Like Father, Like Son

Like Father, Like Son (そして父になる) was  a film I’d heard about earlier as it picked up a bunch of awards at various film festivals last year.

It tells of how the Nonomiyas discover that their son, Keita, was actually switched at birth with the son of the Saiki family. The Nonomiyas are, at least on the surface, the picture of the perfect modern family with a father who’s successful at his job, a caring mother, and a well-behaved and nice son who’s about to enter a good school. Nonomiya Ryota (Fukuyama Masaharu) and Midori (Ono Machiko) are the  understandably troubled when the hospital breaks the news to them, but Ryota is doubly disturbed when he sees that his real son is living with a family that’s nearly a complete opposite from theirs – Saiki Yudai (Lily Franky) and Yukari (Maki Yoko) run a small electrical store outside of the big city and their family (which includes two other children) is noisy and exuberant where the Nonomiyas are quiet and calm. Yudai in particular annoys Ryota with his procrastination and his inclination to bleed the hospital of as much money as possible. The decision is made to return the two boys – Keita (Ninomiya Keita) and Ryusei (Hwang Shogen) – to their “true” families…

Nonomiya Ryota is the focal point of the story, and it is he who struggles the most with the whole situation. At the beginning he is rather unlikeable, spending far too little time with his family, and not comprehending how a child of his could be so relatively untalented. When he finds out about the switch, he thinks he has the answer to that question and is quite willing to return Keita and take back his real son. His attitude towards the whole situation drives a wedge between himself and his wife, and also forces him to look at his relationship with his own father and his stepmother. When Keita and Ryusei are switched back, he initially softens a good deal towards Ryusei – perhaps in an attempt to make the boy feel more comfortable with them – and it almost seems unfair that he should have been so hard on Keita but suddenly makes an about-turn with Ryusei. However, as he softens towards Ryusei, he also recalls Keita and finds that he can’t just cast aside the boy he’s called his son for six years.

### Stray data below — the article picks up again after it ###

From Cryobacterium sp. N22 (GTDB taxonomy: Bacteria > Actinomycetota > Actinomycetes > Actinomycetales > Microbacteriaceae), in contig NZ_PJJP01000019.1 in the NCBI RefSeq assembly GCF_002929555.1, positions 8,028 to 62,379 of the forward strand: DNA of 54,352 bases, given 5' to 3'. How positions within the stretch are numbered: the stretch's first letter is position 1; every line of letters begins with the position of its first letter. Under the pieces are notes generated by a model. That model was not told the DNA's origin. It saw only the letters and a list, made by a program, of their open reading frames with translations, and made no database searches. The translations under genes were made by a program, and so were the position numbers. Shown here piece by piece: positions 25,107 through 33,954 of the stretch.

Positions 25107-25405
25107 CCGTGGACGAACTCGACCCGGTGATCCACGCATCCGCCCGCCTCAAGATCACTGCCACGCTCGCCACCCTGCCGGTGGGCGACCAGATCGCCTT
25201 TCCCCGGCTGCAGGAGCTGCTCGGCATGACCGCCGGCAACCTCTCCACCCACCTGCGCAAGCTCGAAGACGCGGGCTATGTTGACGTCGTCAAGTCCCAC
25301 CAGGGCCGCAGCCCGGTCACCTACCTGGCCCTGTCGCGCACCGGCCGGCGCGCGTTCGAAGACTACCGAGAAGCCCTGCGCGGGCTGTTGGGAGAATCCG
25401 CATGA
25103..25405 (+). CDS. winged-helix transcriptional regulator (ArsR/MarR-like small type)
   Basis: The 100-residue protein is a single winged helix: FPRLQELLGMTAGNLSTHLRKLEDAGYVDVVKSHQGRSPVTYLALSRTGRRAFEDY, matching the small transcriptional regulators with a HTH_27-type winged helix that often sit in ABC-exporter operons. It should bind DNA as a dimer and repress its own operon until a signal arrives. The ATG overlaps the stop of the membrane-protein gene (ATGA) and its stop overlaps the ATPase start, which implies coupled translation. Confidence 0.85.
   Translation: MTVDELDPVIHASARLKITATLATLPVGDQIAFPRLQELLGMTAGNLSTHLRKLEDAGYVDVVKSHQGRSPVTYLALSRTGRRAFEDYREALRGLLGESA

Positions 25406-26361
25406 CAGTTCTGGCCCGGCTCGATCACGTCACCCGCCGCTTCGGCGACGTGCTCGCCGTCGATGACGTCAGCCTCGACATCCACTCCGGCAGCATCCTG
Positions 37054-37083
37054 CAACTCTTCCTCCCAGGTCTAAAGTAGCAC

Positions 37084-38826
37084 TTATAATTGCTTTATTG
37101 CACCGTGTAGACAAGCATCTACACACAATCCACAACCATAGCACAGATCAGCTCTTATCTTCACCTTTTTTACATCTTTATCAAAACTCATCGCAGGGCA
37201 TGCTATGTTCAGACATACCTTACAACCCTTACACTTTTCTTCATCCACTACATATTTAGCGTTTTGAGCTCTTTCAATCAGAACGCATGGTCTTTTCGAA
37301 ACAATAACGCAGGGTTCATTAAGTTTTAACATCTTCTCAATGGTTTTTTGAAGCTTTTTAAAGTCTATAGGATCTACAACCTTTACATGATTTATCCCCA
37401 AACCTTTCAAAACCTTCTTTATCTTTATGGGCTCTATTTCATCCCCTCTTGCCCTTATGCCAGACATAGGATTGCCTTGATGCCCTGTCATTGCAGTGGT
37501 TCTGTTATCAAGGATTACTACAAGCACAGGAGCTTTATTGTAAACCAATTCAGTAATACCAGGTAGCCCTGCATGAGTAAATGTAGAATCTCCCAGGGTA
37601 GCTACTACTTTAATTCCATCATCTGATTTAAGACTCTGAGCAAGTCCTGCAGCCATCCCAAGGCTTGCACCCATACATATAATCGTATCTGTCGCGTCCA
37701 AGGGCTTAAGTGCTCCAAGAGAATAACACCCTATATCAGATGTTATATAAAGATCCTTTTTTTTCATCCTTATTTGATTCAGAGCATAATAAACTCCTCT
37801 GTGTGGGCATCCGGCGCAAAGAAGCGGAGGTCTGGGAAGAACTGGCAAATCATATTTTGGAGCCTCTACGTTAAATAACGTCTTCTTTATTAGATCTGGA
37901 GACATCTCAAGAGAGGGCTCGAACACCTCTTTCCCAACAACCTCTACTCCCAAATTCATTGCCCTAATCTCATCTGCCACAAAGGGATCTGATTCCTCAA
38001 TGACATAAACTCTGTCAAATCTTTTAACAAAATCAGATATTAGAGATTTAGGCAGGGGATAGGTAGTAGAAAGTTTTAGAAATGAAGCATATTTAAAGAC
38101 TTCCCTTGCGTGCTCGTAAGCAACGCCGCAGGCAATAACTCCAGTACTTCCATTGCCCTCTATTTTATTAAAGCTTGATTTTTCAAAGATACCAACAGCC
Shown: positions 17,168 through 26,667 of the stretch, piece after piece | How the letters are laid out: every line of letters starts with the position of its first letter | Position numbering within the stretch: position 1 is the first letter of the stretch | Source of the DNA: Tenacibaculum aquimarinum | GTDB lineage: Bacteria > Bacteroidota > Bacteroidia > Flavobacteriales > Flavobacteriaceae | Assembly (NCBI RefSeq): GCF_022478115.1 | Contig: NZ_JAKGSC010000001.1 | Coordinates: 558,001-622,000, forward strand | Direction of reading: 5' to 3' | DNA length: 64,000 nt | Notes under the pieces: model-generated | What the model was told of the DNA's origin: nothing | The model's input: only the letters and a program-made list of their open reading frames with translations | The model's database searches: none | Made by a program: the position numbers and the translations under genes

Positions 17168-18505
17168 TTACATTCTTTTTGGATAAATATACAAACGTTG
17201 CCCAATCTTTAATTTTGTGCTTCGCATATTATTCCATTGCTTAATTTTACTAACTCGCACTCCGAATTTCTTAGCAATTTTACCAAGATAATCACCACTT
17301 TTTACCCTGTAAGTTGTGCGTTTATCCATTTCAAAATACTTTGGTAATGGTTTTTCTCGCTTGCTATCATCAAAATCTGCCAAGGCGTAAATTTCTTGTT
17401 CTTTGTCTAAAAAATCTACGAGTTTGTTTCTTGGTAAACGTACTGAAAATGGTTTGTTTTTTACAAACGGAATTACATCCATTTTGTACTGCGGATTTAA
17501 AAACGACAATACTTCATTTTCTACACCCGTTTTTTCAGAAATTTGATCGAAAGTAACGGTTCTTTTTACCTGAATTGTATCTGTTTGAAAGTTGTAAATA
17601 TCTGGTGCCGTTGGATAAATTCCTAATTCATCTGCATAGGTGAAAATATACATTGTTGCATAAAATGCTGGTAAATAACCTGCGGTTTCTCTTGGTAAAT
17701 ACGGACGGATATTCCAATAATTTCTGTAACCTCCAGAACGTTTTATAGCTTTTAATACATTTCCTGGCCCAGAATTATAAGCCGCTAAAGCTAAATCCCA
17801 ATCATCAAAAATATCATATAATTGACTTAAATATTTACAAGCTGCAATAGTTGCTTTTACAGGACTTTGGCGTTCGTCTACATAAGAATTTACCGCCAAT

Like Father, Like Son is a demonstration of parenthood in many (well, several) forms through Ryota, Midori, Yudai, Yukari, and Ryota’s parents. It looks especially at the role of the father, but the mother is not entirely forgotten as Midori’s inner turmoil shows. She is quick to sense that Ryota blames her for the mess (she chose the countryside hospital so as to be closer to her mother during the birth) and his outburst in the car of “Now it all makes sense!” after finding out the truth reveals to her that perhaps he never quite saw Keita as his own son because Keita lacked the same drive and talent. Midori also feels guilty for not realising that her child had been switched – yet another thing for which her husband blames her. Yet amid her emotional upheaval she seems to find comfort in talking to Yukari about their children and their lives. She finds it more difficult than Ryota does (at first) to let Keita go, but afterwards finds herself becoming gradually attached to Ryusei and then admits feels like she is betraying Keita (who secretly calls home still to talk to her).

The Saikis are clearly the more openly affectionate family, but they – and Yudai especially – are not portrayed as perfection personified. Yudai comes across as something of a slacker and a person who just lives for the moment, happy to put things off if he can (except when it comes to getting the hospital to foot the bill for stuff). Yukari is the stable centre of that family and is a tiny bit on the stern side (Keita finds her a little scary at first) but one can hardly blame her if she was because having to be the disciplinarian in a family with three rowdy children cannot be easy.

Some reviewers called the film sentimental, but I’ve never thought sentimentality to be a bad thing in itself. Like Father, Like Son is not (in my opinion) excessively sentimental. It’s a story about relationships and about emotions, and if one wasn’t somehow sentimental about it, this movie would probably be a lot less watchable. Ryota’s distant air is balanced out by Midori’s devoted care and the Saiki’s warmth, and at the end when Ryota has learned to be less cold, the reunion between father and son is most satisfying.

Last word: that little boy, Ninomiya Keita, is adorable.

Rating: ★★★★

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